Farley, John M.; Daniels, Carson F.; Pearl, Daniel H. (1990, ASQC) Corning Inc., Corning, NY
In mid 1988, Corning's Ceramic Products Business found itself in need of a better way to measure the quality of its service from multinational manufacturing locations to multinational customers. A common measuring system for all manufacturing plants was needed, one which was flexible enough to accommodate customer cross cultural differences and produce actionable data.
A technique called SERVQUAL, developed by a group of Texas A&M University professors, was used to gain an understanding of how Ceramic Products customers felt about the quality of Corning's service. This led to the development of focused plans to delight the customer.
This paper describes Corning's use of the SERVQUAL technique, a survey approach for defining customer perception of what constitutes a world class supplier and the comparison of Corning to that definition. In addition, it shows where SERVQUAL belongs within the benchmarking process. It discusses how Coming enhanced the original SERVQUAL technique, and how it fits a multinational customer - supplier base, as well as being a part of the Total Quality Process.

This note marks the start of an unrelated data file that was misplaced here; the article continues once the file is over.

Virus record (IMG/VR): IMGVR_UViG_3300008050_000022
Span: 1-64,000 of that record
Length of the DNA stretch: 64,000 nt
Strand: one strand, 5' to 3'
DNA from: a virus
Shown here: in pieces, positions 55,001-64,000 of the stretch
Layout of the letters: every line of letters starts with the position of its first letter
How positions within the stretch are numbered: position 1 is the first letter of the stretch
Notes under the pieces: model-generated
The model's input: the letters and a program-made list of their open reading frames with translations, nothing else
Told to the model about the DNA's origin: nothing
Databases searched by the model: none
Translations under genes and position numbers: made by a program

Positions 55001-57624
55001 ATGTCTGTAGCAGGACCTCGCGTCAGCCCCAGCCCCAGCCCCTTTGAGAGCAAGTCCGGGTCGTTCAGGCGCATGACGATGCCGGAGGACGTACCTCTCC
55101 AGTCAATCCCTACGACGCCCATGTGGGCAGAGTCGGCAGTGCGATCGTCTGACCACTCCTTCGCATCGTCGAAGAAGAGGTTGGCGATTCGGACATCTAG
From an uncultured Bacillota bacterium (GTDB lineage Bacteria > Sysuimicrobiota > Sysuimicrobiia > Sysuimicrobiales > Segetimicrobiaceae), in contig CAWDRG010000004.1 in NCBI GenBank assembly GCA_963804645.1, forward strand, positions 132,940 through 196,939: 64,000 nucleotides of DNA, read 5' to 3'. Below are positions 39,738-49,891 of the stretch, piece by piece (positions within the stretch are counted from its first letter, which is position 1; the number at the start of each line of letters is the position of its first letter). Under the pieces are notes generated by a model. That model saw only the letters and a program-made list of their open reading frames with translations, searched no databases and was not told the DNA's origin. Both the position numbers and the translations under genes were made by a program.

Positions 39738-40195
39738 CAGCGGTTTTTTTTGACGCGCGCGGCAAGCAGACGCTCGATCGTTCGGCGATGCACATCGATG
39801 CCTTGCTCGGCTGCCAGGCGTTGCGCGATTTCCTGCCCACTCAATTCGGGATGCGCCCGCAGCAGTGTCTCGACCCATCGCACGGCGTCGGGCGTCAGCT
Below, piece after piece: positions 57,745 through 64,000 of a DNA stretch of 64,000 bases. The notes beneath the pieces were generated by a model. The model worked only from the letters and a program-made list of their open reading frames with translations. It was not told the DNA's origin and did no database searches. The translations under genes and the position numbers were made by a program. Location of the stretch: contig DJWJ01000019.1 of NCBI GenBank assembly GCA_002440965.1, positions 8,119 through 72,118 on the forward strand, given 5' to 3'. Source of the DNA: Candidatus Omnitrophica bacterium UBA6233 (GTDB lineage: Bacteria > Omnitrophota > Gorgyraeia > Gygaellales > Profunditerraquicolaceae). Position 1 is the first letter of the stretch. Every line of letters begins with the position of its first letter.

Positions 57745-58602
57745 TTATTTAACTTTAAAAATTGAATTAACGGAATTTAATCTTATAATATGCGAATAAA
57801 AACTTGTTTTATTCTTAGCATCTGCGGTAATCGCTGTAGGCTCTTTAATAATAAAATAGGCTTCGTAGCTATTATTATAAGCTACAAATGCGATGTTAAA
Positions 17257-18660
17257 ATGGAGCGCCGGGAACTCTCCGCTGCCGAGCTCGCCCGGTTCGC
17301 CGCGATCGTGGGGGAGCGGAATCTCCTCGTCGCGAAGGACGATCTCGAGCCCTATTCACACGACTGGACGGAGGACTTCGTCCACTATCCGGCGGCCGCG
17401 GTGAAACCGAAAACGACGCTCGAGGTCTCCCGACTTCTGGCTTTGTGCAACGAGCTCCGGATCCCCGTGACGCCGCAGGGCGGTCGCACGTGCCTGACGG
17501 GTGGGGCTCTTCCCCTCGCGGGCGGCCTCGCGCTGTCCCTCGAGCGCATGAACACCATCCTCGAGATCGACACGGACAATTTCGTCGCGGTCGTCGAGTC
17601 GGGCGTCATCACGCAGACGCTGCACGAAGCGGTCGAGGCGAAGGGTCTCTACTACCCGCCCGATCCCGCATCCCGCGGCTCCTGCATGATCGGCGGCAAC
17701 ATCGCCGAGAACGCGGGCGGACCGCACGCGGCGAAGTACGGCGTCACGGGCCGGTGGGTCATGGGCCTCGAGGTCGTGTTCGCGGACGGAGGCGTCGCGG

The methodology that was used to initiate the SERVQUAL technique is reviewed in detail, including the implementation strategy for a worldwide rollout. Results of the initial customer surveys are discussed, as well as corrective action strategies initiated. Finally, plans for additional implementation of the SERVQUAL technique in other divisions of Corning are reviewed, providing some insight into the adaptation of the technique into other product lines and businesses.
Case study,Chemical and process industries,Customer service,Metrics